FX: Reserves fall across Africa but better times ahead
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Foreign Exchange

FX: Reserves fall across Africa but better times ahead

While many African countries experienced lower interbank FX turnover and saw their foreign-exchange reserves dwindle last year, there are grounds for optimism that 2023 will turn out to be a better year at both regional and national level.

few hundred dollars
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Absa’s Africa financial markets index 2023, covering 28 African states in 2022 and published in October, made for grim reading for a few countries across the world's second-largest and second-most populous continent.

Among the lowlights were a fall in foreign-exchange reserves and liquidity in Uganda, a deterioration in reserves and price stability in Ghana, and falling reserves in Côte d’Ivoire and Madagascar.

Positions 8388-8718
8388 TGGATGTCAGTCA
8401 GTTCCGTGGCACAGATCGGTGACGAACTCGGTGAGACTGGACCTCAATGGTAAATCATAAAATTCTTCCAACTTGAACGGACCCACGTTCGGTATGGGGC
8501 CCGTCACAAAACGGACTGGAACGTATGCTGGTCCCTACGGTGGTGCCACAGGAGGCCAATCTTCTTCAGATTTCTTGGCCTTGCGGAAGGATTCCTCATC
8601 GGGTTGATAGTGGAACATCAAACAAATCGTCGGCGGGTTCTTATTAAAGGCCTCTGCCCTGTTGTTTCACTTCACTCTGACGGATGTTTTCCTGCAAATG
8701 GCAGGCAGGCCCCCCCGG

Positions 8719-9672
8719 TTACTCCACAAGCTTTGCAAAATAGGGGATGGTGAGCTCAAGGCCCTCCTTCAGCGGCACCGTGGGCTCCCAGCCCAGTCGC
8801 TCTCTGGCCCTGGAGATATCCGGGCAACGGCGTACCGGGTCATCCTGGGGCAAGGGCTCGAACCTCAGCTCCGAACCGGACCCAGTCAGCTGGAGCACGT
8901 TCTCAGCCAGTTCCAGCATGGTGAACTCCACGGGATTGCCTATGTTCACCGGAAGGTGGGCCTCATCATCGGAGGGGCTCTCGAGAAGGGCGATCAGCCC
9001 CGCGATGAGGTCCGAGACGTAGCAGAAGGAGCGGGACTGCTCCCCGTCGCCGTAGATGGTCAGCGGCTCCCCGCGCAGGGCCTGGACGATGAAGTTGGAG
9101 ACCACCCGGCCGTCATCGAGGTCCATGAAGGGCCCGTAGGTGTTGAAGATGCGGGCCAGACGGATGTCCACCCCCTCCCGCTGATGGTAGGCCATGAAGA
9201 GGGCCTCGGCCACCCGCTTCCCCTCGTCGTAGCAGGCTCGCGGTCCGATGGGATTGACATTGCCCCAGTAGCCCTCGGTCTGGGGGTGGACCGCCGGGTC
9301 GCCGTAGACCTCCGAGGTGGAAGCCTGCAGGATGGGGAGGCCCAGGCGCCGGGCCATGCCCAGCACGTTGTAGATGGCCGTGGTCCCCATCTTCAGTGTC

Ghana’s FX reserves fell to just 0.6 months of imports in 2022, down from 2.4 in 2021, while aggregate reserves among the countries in the African Financial Markets Initiative were down 10%.

Tatonga Rusike, Bank of America

Additionally, “in spite of large trade and overall current account surpluses, Angola and Zambia did not record a meaningful increase in FX reserves last year, and 2023 has been even tougher,” notes Tatonga Rusike, sub-Saharan Africa economist at Bank of America. “The big boost in FX reserves post-pandemic was associated with the IMF’s April 2020 disbursements and August 2021 special drawing rights allocations. Since then, FX reserves have been on a declining trend.”

Liquidity conditions have deteriorated as tighter monetary policy from global central banks has strengthened developed market currencies, resulting in reduced demand for African currencies.


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